Pride As An Ally

Coming to the end of pride month, I have seen a lot of unity and compassion. The Pulse massacre highlighted many prejudices the LGBTQ community face. I took it upon myself to attend pride so I can get the conversation started. To show that all they’re no different from the anyone else. Inclusion is unanimous and respect is warranted.
Most just think of Pulse as a terrorist attack but it was deeper than that. This was the man who suffered from serious demons. His insecurities caused major carnage because of the stigma. No one likes being ostracized just because they don’t follow the norm. For black women, things can be difficult at times and its taboo within our community to be gay. Some of the elders say, “it’s hard enough being black, why to add something else to it”. So, I asked some of the party-goers do they think gay and race issues tie into each other?
Or were these issues separate from each other? Each person I asked stated that they tie into each other. If opposition was faced it was because of gender or race. The questions I asked partygoers were simple ones, like the attention received was it permanent or temporary. The answers I received were split, but they could take the good out of a horrible situation. One party-goer told me that the attention is permanent because now the conversation has been started. Another answer I received has they thought the attention was temporary after the attacks. She told me that it was highlighted for a brief period time then the attention disappeared. Before these attacks, the LGBTQ community didn’t garner much recognition before the attacks.
In wake of this tragedy, some would think that it’s easier to come out. That isn’t the case there was a couple I met who is engaged. She told me after coming out her family totally disowned her. This was hard to hear because I couldn’t fathom my parents turning their back on me. Pulse should’ve taught us to appreciate that life isn’t promised and there are much bigger issues at hand.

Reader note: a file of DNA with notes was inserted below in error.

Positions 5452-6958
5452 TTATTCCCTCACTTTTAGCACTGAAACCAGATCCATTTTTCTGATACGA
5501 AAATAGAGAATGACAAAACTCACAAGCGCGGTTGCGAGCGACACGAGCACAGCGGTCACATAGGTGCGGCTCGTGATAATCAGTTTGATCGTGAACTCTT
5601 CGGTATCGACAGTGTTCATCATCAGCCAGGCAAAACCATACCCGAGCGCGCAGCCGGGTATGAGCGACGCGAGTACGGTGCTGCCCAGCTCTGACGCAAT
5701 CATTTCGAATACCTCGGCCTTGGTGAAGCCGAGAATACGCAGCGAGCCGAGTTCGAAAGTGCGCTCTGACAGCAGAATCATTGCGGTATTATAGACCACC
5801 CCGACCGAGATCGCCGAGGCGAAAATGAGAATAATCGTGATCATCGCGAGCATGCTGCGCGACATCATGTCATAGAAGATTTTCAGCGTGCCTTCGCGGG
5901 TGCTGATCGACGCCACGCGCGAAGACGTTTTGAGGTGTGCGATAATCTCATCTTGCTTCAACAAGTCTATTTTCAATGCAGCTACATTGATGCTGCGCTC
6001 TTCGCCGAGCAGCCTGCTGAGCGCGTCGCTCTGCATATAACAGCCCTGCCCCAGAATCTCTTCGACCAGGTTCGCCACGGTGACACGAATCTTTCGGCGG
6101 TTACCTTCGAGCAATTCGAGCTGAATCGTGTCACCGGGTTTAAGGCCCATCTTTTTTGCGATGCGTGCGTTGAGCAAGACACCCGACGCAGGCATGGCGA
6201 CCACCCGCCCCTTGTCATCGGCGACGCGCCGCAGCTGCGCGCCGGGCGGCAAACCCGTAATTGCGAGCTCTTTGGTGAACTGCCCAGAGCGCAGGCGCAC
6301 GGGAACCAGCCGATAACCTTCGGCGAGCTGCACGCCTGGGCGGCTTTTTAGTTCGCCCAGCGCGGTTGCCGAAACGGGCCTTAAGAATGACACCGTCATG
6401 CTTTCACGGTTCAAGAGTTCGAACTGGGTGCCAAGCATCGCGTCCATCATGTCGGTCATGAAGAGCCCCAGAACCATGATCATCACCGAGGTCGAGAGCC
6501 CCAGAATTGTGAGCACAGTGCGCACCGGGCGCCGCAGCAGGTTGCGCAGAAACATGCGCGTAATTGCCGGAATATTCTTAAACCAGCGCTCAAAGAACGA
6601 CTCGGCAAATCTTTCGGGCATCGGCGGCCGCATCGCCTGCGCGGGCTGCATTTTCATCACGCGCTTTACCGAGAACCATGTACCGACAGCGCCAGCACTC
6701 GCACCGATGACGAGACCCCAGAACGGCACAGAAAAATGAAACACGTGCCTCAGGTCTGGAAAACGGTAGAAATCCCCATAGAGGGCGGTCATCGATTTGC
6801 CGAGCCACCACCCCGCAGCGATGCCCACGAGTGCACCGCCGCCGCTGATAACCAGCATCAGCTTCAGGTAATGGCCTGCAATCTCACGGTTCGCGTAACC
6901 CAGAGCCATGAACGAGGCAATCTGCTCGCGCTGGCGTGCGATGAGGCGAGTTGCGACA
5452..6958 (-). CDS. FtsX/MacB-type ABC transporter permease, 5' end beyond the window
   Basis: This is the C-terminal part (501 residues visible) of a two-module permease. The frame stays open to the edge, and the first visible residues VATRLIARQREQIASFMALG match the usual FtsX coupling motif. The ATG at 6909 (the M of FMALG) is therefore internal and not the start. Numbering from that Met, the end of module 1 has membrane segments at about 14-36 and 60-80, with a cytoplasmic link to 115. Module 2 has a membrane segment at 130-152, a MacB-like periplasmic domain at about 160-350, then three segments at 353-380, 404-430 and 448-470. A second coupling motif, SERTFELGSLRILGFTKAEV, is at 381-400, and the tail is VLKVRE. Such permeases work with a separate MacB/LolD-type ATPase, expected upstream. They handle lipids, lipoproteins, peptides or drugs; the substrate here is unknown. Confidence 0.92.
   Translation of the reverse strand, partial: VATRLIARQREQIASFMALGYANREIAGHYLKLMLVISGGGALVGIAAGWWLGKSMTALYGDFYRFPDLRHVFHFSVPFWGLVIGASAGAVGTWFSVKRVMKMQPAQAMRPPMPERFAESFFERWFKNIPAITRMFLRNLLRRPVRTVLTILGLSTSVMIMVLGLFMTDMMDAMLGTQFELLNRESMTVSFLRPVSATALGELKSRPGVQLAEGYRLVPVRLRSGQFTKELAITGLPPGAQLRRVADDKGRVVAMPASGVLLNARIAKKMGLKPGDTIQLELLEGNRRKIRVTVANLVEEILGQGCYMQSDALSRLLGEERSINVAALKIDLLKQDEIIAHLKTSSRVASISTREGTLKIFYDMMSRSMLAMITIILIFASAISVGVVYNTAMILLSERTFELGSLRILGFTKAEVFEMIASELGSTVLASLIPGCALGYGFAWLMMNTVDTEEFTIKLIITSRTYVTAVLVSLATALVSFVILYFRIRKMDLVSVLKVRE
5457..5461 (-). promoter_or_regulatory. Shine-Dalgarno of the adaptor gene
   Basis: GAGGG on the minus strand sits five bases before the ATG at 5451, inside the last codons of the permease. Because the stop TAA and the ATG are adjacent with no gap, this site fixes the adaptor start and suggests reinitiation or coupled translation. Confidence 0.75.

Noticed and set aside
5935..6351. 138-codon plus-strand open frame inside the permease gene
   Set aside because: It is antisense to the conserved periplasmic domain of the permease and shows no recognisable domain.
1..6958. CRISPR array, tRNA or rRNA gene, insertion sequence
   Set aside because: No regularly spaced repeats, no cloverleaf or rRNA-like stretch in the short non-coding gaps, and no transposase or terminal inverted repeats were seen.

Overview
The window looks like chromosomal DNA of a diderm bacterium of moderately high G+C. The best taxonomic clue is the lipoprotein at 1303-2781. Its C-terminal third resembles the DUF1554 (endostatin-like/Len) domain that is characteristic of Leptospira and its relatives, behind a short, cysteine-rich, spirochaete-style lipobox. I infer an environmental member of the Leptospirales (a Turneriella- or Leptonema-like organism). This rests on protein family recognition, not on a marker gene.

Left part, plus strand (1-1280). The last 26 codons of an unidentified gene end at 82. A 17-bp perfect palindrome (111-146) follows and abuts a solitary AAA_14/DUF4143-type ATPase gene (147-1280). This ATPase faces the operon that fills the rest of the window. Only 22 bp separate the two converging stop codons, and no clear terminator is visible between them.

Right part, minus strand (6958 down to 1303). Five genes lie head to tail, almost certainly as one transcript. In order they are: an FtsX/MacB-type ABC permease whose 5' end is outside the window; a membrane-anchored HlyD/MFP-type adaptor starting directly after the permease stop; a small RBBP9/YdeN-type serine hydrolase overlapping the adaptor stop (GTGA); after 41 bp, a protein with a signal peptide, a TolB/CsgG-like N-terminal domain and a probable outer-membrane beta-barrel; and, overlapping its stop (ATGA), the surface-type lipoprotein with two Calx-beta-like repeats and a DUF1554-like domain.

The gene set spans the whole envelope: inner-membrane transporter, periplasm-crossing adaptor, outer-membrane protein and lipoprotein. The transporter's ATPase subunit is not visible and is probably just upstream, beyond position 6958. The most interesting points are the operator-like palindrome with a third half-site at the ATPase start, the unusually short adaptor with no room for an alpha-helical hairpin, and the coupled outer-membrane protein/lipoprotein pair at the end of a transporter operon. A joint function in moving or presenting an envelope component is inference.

One more thing I noticed as I was people watching was self-harming. Some of the people I spoke with had evidence of mutilating their bodies. That was disheartening to see because it must really eat away to keep your true self a secret. This is a prime example of looking-glass self-theory being displayed.

Also asked did the massacre alleviate the prejudices that were normally faced. This was a split response as well because the only time their sexuality came up in social conversations. Or in the social events where their lifestyle might not be welcomed. I was told by the majority that this is who they are and it should be accepted. Some people I spoke to told me that their family disowned after coming out. Others told me that bringing their partner to family functions or church was welcomed. Their partner’s family welcomed them with open arms after being disowned by their own.
This is a recollection of my first pride, I wanted to get the conversation started. I got inspired by other articles that I read and felt the need to spread love as an unbiased ally. Being a black woman in this day in age this day age, there are quite a few similarities. Also, to clear up misconceptions that people may have which is another reason why I attended. I was always told the best way to find out something is going straight to the source.

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